The impact of the vintages in our company is relatively small and therefore more a question of pride and reputation! In Sogrape Vinhos, where considerable quantities of wine are bottled every year, the 50.000 bottles of 2011 Vintage Port are used for more than business, to show the world our capacity, as a company, as a region, and as a denomination of origin, to make some really wonderful wines.

That is one of the reasons why after the amazing vintage of 2007, only now we have decided to go ahead with another declaration. If these wines are supposed to show what we do best, then the quality must be unquestionable, and only the best of the best deserves to be declared. Quality wise, 2011 follows the path of 2007!

In my opinion, I can say comfortably, this vintage is the finest we have achieved in the last 20 years. I have tasted several universal vintages, but I have never seen such a great quality in a wine. It is difficult to compare this year with others, but to make an easy description I could say we have the same structure and tannins as the 2003 and the same harmony, elegance and acidity as the 2007. It could be described as a 1994 with much more structure, elegance, harmony and finesse.

Oscar Quevedo, Marketing Manager, Quevedo Port Wine

Vintage Port is certainly the most important category of Port, that brings prestige, name and that crosses generations of wine collectors and wine lovers. 2011 is one of those Vintages that we all hope will live for many decades, showing us all how well Port can age. For the producers, at least in our case, Vintage Port is not really relevant in terms of revenue or profit. The volumes produced are very low, less than 1% of the entire production of Port in a family like ours, and the cost associated with the production of such a small volume is considerable. The importance of making a great Vintage Port is to help our brand awareness in the high end Port wine community. Vintage Port is the calling card of a Quinta's Port portfolio. In the end, I think that a vintage best reflects the skills and talents of the winemaker, more than any "house style".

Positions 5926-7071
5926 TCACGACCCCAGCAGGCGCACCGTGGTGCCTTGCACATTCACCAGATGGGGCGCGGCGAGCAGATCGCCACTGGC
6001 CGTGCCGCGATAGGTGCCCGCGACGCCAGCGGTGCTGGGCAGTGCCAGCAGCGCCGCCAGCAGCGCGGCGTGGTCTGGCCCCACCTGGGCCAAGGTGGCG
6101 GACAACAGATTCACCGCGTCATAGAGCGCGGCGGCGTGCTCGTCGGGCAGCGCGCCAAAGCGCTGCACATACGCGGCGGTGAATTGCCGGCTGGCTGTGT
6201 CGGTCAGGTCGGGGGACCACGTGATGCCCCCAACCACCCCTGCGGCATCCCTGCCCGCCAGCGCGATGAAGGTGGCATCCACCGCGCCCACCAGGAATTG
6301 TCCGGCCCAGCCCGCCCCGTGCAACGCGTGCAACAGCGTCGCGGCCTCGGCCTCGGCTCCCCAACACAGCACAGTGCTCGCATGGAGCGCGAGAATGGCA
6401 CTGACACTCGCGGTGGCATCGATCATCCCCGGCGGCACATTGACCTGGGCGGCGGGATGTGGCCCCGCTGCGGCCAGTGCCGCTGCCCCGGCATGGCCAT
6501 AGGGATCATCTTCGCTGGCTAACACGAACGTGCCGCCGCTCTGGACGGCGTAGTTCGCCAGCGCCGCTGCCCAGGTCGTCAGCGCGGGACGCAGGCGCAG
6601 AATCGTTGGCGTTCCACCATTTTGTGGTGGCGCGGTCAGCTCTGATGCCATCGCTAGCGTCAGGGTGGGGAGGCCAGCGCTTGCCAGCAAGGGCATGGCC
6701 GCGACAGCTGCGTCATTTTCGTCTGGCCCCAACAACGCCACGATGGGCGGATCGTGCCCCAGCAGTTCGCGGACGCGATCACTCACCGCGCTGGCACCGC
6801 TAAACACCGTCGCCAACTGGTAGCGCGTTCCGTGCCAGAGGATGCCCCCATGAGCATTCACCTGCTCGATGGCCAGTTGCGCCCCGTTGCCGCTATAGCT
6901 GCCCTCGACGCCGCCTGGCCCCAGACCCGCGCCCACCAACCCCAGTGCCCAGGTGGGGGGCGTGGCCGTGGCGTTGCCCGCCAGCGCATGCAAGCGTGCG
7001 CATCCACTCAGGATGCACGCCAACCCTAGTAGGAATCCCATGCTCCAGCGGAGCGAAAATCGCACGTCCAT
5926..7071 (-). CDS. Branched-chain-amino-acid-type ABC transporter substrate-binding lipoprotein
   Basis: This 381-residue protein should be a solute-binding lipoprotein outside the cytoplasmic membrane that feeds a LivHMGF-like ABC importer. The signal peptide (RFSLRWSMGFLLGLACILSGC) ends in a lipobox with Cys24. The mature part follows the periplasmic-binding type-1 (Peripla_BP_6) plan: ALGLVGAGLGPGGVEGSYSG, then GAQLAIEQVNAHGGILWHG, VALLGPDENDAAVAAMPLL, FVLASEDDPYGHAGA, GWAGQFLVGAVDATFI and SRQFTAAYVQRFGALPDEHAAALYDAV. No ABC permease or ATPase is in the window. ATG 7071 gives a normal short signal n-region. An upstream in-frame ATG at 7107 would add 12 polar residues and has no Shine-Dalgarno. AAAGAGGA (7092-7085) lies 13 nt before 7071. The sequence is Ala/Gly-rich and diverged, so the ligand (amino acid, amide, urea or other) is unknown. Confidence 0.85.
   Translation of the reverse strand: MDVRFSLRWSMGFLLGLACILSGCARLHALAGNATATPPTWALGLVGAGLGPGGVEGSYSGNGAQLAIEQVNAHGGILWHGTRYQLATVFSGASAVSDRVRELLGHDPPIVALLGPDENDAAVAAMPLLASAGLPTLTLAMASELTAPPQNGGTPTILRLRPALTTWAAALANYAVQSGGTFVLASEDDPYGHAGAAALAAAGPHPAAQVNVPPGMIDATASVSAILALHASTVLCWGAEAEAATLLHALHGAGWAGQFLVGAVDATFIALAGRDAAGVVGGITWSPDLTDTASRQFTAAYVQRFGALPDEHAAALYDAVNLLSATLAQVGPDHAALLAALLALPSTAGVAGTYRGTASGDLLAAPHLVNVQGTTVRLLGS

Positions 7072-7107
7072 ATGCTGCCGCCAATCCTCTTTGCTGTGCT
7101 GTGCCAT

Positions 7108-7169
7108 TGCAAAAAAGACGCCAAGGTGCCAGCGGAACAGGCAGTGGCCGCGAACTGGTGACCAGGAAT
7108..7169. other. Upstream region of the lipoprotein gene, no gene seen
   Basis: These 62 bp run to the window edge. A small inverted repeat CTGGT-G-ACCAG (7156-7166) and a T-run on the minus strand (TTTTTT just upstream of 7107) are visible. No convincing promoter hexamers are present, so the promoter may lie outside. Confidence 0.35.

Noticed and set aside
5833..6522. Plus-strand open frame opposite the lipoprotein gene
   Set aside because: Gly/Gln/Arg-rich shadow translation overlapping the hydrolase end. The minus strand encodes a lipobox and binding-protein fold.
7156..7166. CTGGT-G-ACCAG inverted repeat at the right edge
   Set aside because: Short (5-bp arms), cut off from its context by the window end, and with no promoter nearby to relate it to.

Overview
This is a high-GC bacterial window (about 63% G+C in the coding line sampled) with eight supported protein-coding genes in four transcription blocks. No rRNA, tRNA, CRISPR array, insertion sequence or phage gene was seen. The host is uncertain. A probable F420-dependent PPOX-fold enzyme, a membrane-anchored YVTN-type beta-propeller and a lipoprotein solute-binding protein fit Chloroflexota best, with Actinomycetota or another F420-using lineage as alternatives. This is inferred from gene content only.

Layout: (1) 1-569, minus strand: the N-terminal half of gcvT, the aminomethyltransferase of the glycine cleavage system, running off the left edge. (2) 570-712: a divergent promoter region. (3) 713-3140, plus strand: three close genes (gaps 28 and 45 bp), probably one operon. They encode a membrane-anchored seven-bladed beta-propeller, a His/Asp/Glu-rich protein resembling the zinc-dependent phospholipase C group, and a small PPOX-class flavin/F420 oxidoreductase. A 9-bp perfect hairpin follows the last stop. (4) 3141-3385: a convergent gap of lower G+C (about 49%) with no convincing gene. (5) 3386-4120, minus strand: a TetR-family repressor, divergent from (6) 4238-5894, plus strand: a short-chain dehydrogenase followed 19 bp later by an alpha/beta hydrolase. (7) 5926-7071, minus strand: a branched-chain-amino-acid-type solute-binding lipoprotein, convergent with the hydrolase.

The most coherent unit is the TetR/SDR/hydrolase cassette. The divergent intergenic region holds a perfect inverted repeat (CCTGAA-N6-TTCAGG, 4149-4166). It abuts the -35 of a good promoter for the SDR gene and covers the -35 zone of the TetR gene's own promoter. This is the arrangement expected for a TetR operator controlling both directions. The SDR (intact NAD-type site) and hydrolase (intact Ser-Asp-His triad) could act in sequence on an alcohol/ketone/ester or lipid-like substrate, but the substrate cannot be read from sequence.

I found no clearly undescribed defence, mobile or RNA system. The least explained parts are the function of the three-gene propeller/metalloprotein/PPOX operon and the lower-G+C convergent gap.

I won't try to compare 2011 to anything else, as at this stage it is pure speculation.

Adrian Bridge, CEO, The Fladgate Partnership (Taylor/Fonseca/Croft/Skeffington)

A new vintage port always has an impact because it is news – the coverage about it tends to stimulate demand for all ports. Although the amount made is tiny, the impact is felt throughout the business. Clearly we farm our quintas in a way that has the potential to make vintage every year, so when nature gives us the final help we are delighted.

Our 2011's have a very pure expression of fruit and very fine, silky tannins. This makes them different from anything that we have made in the recent past – and I have been involved since the 1992's. As I was not around prior to that I cannot compare earlier years. I think that the purpose of seeking a comparison is to gain an understanding as to how they will mature. The freshness and balance makes them appealing now, but they have the structure and complexity to age. They will be glorious wines throughout their lives and, for those lucky enough to get some, they will provide years of pleasure.

A Question for the Port Trade appears in every other FTLOP newsletter, sharing this space with Port Personalities: In Focus. For Issue #76 there were seventeen responses to the question at hand. Typically related to the wines of the region, this month's AQFTPT provides insight from many of the key players in the Port wine business on a "hot topic" that should captivate everyone's attention.

By | 2016-11-18T10:23:22+00:00 July 18th, 2013|Categories: Port, Questions for the Trade|Tags: , |0 Comments